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Care is ageless

As a result of seeing the developing confidence and relationships between the children and the older generation, myself and my partner Bridgit Brown, discussed incorporating a visit to my great-grandmother each fortnight. We wanted to develop the children’s understanding of others and their needs, as well as to support my great-grandmother and eradicate feelings of isolation and loneliness that is only too common in our elderly today.

We have now been visiting my great-grandmother fortnightly for the past 5 months. Before beginning the visits we spoke to the parents of the children and proposed the idea, talking about the benefits for both the children and my great-grandmother.

We visited my great-grandmother’s flat in an assisted living block together without the children initially, to risk assess and remove any potential hazards.

Each time we visit, we always take something to give to ‘Nanny Beat’ as the children affectionately call her; whether it be flowers, her favourite chocolate or a picture.

The children will have their morning snack with Nanny Beat whilst telling her about our week so far. The children love looking at the photos on the wall (particularly spotting photos of me as a baby!). We play games with Nanny Beat, the younger children particularly like playing peekaboo whilst the over two’s use props from Nanny Beat’s flat to try and engage her in their role play (using cardboard tubes as telescopes for example). They also love to showcase any new skills we’ve learned since our last visit such as putting on our own coats and shoes, taking off our shoes or new words we’ve learned.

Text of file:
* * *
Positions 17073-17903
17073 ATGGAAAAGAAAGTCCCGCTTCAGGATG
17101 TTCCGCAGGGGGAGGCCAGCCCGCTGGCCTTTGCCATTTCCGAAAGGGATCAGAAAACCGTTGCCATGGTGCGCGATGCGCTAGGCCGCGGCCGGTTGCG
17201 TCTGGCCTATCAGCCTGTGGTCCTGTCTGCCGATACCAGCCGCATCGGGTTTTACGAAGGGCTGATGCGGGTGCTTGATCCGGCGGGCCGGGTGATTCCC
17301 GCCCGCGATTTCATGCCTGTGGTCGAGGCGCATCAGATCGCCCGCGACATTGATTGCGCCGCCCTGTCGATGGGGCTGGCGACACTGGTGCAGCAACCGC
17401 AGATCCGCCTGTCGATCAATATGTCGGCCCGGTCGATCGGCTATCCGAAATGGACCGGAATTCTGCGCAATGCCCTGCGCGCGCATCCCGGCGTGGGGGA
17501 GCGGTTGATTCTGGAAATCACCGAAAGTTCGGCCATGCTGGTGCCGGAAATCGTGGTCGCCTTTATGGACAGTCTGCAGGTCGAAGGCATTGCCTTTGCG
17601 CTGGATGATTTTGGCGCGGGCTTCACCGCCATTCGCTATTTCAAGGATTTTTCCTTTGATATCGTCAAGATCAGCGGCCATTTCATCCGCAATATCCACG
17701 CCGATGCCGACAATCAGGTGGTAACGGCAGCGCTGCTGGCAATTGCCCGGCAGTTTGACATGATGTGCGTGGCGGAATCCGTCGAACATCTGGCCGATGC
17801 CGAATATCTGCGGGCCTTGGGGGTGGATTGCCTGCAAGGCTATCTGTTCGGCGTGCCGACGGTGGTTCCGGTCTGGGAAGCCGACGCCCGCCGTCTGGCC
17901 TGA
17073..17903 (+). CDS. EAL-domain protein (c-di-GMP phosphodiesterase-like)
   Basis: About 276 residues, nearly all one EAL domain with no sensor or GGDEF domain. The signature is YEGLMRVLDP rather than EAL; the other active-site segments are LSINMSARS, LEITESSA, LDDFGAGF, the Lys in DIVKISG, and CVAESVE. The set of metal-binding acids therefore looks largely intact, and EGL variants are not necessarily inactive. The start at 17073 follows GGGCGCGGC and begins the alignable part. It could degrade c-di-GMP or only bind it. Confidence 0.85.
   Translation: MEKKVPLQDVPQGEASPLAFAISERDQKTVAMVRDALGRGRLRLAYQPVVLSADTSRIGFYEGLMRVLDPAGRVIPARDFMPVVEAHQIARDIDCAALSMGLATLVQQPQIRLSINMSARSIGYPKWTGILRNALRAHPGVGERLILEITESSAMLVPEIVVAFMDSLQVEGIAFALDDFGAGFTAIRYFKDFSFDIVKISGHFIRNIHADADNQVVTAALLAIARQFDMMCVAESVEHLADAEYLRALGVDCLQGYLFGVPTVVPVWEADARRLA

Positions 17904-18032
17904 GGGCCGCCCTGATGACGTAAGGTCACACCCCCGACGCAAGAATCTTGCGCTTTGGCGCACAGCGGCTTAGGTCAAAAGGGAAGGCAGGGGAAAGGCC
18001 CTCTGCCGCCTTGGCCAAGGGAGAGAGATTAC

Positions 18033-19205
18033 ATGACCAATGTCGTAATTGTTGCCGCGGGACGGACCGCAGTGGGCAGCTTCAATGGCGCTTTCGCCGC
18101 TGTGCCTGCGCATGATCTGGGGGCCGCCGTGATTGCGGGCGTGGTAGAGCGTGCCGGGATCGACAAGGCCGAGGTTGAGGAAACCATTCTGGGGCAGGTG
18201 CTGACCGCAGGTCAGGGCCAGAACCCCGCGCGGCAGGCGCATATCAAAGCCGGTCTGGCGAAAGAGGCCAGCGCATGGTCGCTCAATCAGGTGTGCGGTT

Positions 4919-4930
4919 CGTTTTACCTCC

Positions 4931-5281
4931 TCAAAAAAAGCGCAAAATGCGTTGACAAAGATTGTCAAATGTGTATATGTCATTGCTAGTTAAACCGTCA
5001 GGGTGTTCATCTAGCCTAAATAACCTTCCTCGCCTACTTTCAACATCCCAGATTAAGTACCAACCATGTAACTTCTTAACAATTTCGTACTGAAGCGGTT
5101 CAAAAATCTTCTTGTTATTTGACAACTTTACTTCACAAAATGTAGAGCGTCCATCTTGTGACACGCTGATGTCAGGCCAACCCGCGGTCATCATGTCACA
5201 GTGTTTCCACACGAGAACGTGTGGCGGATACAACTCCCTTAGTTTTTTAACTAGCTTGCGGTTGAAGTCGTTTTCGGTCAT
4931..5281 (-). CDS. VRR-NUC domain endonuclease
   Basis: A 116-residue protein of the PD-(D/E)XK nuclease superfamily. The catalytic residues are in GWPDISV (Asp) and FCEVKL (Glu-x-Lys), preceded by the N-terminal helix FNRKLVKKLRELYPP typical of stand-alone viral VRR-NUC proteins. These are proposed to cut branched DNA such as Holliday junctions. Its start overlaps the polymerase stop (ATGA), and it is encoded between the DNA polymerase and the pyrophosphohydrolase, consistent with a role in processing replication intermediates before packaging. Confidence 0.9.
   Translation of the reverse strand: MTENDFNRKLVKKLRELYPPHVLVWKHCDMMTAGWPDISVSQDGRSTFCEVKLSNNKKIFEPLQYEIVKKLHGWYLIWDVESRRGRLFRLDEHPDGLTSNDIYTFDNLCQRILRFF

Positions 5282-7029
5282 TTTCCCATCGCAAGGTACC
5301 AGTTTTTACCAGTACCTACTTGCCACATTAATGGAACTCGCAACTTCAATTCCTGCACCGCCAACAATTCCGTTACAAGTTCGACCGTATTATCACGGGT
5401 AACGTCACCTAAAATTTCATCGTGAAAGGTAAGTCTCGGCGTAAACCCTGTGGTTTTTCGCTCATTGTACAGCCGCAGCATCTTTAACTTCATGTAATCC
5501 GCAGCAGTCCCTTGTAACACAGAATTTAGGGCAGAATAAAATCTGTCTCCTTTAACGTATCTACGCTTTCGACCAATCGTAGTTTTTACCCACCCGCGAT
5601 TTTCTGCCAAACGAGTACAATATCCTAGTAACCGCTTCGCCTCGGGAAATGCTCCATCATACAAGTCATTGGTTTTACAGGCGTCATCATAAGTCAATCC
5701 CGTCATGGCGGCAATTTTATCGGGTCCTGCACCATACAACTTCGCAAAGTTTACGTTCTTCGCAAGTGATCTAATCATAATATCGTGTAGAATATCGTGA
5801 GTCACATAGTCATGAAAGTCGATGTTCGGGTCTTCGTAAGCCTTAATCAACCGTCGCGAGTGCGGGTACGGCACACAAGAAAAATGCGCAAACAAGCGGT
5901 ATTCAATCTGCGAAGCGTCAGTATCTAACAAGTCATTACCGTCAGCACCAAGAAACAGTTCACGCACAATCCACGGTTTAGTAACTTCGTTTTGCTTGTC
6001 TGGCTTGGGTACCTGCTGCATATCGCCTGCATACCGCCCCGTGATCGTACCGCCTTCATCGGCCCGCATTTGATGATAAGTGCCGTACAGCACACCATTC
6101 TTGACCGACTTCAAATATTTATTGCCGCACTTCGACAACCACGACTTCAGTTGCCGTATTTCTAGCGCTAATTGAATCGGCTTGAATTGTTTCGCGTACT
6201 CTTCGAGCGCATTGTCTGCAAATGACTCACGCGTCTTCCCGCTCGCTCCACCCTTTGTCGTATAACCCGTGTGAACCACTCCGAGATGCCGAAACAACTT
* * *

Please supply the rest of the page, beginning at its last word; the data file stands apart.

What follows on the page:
The change in my great-grandmother when the children are present is phenomenal, she is happy, confident, talkative and positive. Even more incredibly, as with any person with Alzheimer’s, her memory lapses frequently, regularly forgetting family members names/faces. However, every time the children visit she recognises each one as individuals, always pointing out and talking about key features about each child which is both fascinating and heart-warming to see.

Similarly, watching how patient, caring and affectionate the children are to ‘Nanny Beat’ is truly wonderful. Without any instruction or guidance, the children automatically communicate affectionately, holding hands with Nanny Beat as they speak to her and giving her a hug to say hello and goodbye. Even our youngest children (18 months old) show increased concern, care and compassion each time we visit which is truly heartwarming to see in children so young.


Our visits to ‘Nanny Beat’ are so beneficial for the children, teaching them about caring for others, particularly our older generation, as well as teaching them about being part of a wider community beyond our setting, and mixing with people they may never have otherwise encountered. We have recently begun the process of speaking to care homes and day centres in the local area to see if we can factor in a visit to them too. We hope that the children will begin to interact with groups of elderly people, supporting and developing their understanding, knowledge even further. In addition, providing the older generation with some quality time interacting and learning with the children. 

The children adore our visits just as much as Nanny Beat does, I can’t stress enough how beneficial these visits are to both the parties involved and we have seen first-hand the positive impact it has on the elderly, particularly those who have Alzheimer’s/Dementia.

If you are in a position to do so, I would highly recommend reaching out to your local care home and arranging a visit.

Read our previous blog 'Joining the generations'.

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